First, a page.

“I know you’re an enhancer,” Waldemar sighed. “That was one of the reasons I wanted the Orbicules. Between my power and your enhancement, no one will be able to stop us.”

“Arrogance was always your downfall, Waldemar,” a third voice said.

Both Gelasia and Waldemar turned to see Arden stepping from the shadows of the tower.

Waldemar stared at his old friend and then turned to Gelasia. A cold anger ripped through him.

“So. Is that how you planned to get away? You were going to betray me to Arden?”

“No,” Gelasia gasped. “I didn’t summon him.”

“Xylea told me. You stole the Orbicule of Time and left her for dead, but I found her in time and saved her.” Arden’s voice was harsh and his gray eyes as cold as death.

Waldemar turned on him. “You have Cilcourt, Arden, and I have the Orbicules. Leave it at that.”

“The Orbicules do not belong to you.”

Waldemar’s tone was scathing. “You intend to keep the Orbicules for yourself, don’t you, Arden? But I see no reason why you should have everything. There are other scienticians in the galaxy just as powerful as you.”

“Great power by itself doesn’t entitle you to take what you want. That is something you have never understood.” Arden eyed Waldemar somberly. “We were friends once. Don’t let your hunger for more power destroy everything you do have.”

Waldemar laughed. “You are a dreamer, Arden. You’ve been listening to Rylante and his utopian dream for the galaxy where the powerful will help the weak, the fortunate will take care of the needy, and everyone will obey the rules.” His dark eyes narrowed. “We both know this is the real world where those with strength and power carve their own destinies. That is why you kept Cilcourt for yourself. You are not interested in the greater good. You are only interested in your own.”

“Rylante is the Keeper of the Realm,” Arden replied calmly. “He put Cilcourt into my hands because he knew I wouldn’t misuse its power. Anyway, Cilcourt is not mine. I’m merely the custodian for the true heir.”

“You will not stop me, Arden.”

Waldemar took a step forward and so did Arden. They began to circle each other.

“No.” Gelasia gasped. “Don’t do this.”

A blast of energy flew from Waldemar’s fingertips. Arden created a shield, deftly dissipated the energy, and then followed with another blast. Waldemar, disdaining a shield, sidestepped the bolt, which crashed into the wall of the fortress with a deafening sound. Metal splinters ricocheted in all directions.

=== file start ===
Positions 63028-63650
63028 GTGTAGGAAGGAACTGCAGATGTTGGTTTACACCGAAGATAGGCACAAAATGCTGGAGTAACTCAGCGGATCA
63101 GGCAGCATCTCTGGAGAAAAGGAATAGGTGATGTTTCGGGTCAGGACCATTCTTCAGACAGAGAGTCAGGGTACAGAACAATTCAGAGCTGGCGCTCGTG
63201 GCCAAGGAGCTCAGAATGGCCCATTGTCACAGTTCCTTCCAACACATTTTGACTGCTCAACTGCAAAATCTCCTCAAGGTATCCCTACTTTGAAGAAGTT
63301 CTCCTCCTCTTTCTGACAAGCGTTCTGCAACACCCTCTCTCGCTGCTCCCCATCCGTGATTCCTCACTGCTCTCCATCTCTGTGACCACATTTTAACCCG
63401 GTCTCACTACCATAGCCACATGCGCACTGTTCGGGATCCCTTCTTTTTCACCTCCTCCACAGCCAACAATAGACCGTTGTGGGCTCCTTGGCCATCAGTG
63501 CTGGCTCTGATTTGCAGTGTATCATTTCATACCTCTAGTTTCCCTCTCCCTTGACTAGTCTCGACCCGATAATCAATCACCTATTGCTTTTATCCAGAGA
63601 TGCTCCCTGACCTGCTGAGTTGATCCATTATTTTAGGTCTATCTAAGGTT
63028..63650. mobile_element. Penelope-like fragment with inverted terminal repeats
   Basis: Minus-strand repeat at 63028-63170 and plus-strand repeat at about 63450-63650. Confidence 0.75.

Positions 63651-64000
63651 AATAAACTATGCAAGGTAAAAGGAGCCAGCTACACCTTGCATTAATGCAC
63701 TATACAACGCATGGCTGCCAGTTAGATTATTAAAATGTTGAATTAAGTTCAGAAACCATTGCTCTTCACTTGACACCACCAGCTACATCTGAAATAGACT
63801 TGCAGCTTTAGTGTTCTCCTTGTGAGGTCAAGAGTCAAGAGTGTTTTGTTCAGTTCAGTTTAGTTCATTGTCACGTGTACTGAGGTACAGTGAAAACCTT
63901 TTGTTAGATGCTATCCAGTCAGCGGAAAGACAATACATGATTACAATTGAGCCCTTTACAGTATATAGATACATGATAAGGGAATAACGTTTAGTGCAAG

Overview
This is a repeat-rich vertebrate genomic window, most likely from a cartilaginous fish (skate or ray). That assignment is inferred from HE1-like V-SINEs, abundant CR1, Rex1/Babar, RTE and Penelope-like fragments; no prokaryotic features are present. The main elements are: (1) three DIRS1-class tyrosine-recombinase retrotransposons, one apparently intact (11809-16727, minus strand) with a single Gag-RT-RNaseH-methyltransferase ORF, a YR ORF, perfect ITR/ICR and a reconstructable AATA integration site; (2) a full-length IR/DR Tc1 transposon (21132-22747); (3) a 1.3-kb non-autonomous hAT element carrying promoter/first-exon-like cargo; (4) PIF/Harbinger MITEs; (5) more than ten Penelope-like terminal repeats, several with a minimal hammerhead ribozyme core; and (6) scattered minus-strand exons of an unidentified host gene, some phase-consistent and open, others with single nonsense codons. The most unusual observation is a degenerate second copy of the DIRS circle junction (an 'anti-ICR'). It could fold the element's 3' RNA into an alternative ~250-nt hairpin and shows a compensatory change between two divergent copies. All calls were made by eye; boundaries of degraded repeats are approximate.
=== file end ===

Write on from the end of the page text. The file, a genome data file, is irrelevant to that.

“Stop!” Gelasia screamed. She stepped between the two men.

“Gelasia, get out of the way,” Waldemar snarled.

“You are in enough trouble, Gelasia,” Arden added. “Don’t make it worse.”

“All three of you need to step away from each other,” a new voice said.

All heads turned. Rylante stood there watching the scene with stern eyes.

Waldemar had only one chance. They were not in the Realm of the Scienticians, after all. He hurled a powerful wave of energy at Rylante.


Gelasia felt horror wash over her.

“No!” she and Arden yelled simultaneously. Arden grabbed her and surrounded her with his own energy shield.

Through the shield, Gelasia watched as if everything was happening in slow motion. Rylante’s arms flew wide. A shimmering shield of energy formed before him. Waldemar’s energy blast hit the shield and bounced back, striking Waldemar directly in the chest and flinging his body backward. He fell, arms spread wide, his dark eyes staring in surprise at the starry sky.

Gelasia screamed.

Arden lowered his energy shield, and Gelasia stumbled over to Waldemar and fell on her knees by his side.

“I spoke the truth, Gelasia,” he whispered. “I do love you.” His eyes moved to Arden who had come to stand over him. “I spoke the truth to you, also. Power is for those who can take it and use it to control their fates.”
His breath stilled, and his eyes stared blindly at the darkened sky.

Gelasia pressed her fists against her mouth. Arden stooped and removed the Orbicule of Time from Waldemar’s wrist. Then he closed the other scientician’s eyes and stood up.

Rylante shook his head. “Thieves always come to bad ends.”